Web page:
There's an imaginary tunnel-cave system behind the backboard.
—Bill Walton explaining an NBA rule change
Plush chairs, acres of carpet, Diebenkorn light pouring through the wide windows. The atmosphere in the VIP lounge is so relaxed— so "chill" as Bill would say/is thinking— you can scarcely believe you're at the airport. The wet bar beckons, Glenlivet on the rocks, but Bill taps contentedly at an e-mail to his publicist, gaudy rings flashing in the slanting sunlight. The concierge informs you that you may board now. Bill thanks the man. He is sincerely sincere in his thanks. He saves his work. Do you really want to quit. Yes, you really want to quit. You paid $200 bucks for this? Bo-or-ing.
You (your youness intact, no longer clouded by basketball and broadcasting) are unceremoniously dumped into the locker room showers at Helix High School in La Mesa, California, surrounded by naked boys. Your arrival registers no surprise. They have seen this sort of thing before. Custodian Jake McGrew hands you a towel and calls a cab on his cell phone. Although the experience has not transformed you in any meaningful way, you begin to mentally recalibrate your schedule to accommodate another session being Bill.
The first thing you notice is the smell, that horrible, horrible smell. You recognize it instantly: patchouli. The severely tapering walls are fashioned from faux animal hides. You are inside a tee-pee. You are lifting weights before a mirror. Bill grunts a lot. He looks like Bugs Bunny on steroids. The Grateful Dead's "Box of Rain" warbles from hidden speakers. The Grateful Dead? Seriously? Although this knowledge provides an unexpected intersection between Bill's life and your own, making your presence here seem a trifle less invasive, it embarrasses you that you are not embarrassed more. You think with fondness of Sarah, your girlfriend in college, the one who gave you your tie-dye memories. You recall an acid trip in Oakland during Chinese New Year when you made love in the bed of a stranger's pick-up truck for what seemed like hours and no one hassled you, no one said a word. The memory creates a not-unpleasant ache. Bill is getting aroused. It occurs to you that Bill is stoned out of his gourd. You wish he would stop posing in front of the mirror like that, or at least put on a shirt. Does he do this a lot, you wonder?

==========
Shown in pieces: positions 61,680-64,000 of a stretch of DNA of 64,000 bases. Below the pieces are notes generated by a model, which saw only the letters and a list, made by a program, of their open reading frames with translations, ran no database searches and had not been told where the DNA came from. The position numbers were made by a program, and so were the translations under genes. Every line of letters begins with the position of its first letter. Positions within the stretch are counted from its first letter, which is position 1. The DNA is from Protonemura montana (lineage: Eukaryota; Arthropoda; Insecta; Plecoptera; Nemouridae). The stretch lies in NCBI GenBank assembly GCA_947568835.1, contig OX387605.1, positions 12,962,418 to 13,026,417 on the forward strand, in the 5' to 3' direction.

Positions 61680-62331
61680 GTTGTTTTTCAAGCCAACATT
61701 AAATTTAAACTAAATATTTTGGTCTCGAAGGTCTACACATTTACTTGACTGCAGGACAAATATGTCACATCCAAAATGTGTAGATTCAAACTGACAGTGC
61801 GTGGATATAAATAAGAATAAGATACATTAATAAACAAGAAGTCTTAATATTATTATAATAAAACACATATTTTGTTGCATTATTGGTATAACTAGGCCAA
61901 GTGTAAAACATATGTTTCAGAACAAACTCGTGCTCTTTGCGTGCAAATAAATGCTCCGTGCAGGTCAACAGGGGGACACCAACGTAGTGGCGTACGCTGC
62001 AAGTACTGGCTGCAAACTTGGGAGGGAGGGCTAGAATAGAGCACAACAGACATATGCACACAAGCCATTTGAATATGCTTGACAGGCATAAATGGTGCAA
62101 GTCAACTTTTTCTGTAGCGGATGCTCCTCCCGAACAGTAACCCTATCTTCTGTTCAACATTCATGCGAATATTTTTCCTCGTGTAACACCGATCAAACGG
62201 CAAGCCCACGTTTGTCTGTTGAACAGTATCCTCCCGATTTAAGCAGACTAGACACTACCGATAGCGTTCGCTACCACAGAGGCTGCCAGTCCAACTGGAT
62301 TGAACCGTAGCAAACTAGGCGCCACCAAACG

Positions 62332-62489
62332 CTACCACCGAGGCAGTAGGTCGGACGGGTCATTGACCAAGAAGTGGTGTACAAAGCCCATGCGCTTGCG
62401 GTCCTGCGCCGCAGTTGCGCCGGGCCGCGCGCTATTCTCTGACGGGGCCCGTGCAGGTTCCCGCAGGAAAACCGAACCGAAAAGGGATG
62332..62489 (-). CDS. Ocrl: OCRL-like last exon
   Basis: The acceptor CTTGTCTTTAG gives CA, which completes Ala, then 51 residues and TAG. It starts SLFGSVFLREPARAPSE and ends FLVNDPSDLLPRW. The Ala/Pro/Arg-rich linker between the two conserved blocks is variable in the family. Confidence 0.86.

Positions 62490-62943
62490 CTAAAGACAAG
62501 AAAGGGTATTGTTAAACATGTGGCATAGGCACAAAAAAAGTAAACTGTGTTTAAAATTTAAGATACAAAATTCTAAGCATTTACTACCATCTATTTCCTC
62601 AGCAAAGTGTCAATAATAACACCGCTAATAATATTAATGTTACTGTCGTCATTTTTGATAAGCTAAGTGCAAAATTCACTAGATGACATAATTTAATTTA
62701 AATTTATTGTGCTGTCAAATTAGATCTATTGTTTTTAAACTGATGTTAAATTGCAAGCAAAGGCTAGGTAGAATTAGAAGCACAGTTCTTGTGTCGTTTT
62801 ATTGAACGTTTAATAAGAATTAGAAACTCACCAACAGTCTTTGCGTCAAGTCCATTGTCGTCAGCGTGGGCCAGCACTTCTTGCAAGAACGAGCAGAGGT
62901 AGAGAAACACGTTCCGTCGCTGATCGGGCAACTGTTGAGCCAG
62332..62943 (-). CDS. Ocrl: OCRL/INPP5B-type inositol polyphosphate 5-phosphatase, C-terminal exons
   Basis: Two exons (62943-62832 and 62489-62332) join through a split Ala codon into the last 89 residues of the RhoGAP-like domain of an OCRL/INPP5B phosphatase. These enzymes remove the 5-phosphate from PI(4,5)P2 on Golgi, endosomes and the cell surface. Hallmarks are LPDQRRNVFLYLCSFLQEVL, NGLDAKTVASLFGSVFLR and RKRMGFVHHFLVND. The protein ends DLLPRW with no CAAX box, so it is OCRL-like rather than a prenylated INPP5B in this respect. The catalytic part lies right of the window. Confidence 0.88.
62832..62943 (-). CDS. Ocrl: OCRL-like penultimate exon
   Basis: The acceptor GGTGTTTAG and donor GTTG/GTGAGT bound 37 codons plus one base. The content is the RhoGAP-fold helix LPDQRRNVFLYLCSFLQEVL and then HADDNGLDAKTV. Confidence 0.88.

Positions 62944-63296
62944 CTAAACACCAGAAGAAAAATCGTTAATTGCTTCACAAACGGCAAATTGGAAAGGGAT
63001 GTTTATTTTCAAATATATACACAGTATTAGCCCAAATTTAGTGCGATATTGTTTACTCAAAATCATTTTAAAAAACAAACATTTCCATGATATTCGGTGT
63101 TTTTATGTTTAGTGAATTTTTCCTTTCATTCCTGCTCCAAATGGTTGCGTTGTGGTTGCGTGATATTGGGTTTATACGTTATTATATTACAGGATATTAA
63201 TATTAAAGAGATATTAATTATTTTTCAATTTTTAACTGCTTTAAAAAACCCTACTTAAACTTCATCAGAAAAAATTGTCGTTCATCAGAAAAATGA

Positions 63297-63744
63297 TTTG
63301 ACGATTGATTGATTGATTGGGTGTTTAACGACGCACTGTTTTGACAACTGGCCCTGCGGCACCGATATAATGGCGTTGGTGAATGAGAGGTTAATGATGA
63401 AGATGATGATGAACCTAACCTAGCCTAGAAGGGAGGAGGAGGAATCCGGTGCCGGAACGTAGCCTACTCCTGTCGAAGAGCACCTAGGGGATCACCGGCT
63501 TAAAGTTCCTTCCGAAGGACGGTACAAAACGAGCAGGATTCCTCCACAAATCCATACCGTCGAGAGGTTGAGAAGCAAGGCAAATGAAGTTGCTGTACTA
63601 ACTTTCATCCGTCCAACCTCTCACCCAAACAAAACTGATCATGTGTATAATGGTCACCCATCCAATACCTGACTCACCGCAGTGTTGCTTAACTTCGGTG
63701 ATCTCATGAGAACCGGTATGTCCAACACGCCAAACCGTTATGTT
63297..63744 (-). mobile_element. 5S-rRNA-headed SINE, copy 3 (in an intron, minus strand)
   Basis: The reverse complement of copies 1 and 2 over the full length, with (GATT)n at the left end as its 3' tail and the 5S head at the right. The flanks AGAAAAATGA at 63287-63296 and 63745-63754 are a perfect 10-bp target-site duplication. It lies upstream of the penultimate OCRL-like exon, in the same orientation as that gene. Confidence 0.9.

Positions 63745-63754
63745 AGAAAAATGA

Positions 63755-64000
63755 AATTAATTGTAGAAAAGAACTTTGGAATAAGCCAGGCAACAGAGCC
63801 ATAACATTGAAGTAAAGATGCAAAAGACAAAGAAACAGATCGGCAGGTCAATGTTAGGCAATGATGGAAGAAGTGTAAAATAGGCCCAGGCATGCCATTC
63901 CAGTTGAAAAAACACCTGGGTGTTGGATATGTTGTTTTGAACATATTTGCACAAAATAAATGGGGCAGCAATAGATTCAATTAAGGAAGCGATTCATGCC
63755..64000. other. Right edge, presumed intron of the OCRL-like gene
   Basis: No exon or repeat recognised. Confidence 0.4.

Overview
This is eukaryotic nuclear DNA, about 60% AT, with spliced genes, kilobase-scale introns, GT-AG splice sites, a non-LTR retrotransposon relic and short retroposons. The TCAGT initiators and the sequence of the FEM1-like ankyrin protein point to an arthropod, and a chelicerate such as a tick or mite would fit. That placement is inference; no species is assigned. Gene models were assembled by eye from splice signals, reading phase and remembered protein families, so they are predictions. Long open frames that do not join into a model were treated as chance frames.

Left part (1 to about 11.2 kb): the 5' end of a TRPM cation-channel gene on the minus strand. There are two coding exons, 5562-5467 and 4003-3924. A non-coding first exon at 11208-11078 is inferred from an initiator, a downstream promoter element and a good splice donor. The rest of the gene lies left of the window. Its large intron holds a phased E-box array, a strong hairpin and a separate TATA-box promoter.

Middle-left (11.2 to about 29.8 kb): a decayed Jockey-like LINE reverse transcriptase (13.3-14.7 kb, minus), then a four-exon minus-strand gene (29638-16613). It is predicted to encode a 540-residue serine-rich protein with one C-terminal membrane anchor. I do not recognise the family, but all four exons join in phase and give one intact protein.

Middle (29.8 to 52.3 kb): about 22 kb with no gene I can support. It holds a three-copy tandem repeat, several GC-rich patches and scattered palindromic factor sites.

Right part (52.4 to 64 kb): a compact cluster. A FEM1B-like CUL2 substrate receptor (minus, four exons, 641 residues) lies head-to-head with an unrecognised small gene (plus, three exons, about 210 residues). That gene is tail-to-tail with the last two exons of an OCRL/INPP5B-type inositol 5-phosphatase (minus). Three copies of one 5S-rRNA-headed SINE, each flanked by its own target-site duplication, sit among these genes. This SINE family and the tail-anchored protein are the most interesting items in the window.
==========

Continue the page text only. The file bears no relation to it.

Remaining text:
Same shower, same locker room, only this time you have an erection to conceal. A feisty back-up point guard with stage-two acne snaps his towel at you and it only takes a second for the rest of the squad to follow his lead. They are so predictably dumb, these boys. You run like hell. You can feel the sting through your wet jeans. You complain to Jake about it while you towel off, but he wants no part of it, even going so far as to arch his eyebrows, feigning surprise that you actually expect him to care about your problems.
This is the last time, you swear. Your wife is starting to make inquiries about the lacunae in your itinerary, the welts on your ass. You hit the jackpot: courtside at Staples Center, but it's a lousy Clippers game. Bill blathers endlessly in the aggressive lingo of basketball: pick and roll, stop and pop. You are startled by another voice in Bill's head. He is pushy and demanding. This upsets you to no end. How dare they double-book Bill! The crowd is louder than you could have imagined. The athletes streak by, stunningly fluid and acrobatic, like seals bopping a ball around, barking for applause. Finally, you get it: the other voice is the producer. This comforts you, but already the game is warping away as you are sucked through the sleeve behind the backboard and into the locker room at Helix High. You are prepared to run, but there are no players to run from. Just men in uniform. Police men. As they slap the cuffs on you and do that thing where they hold your head so you don't whack it getting in the car, you can see what your life is going to be like: humiliating court appearances, an ugly divorce, a special tier at San Quentin in the sex offender wing. The cops in the front seat argue over whether you're siren worthy. You feel detached, remote, miles and miles away. It's like Being You, except it is you, and man does it ever suck.
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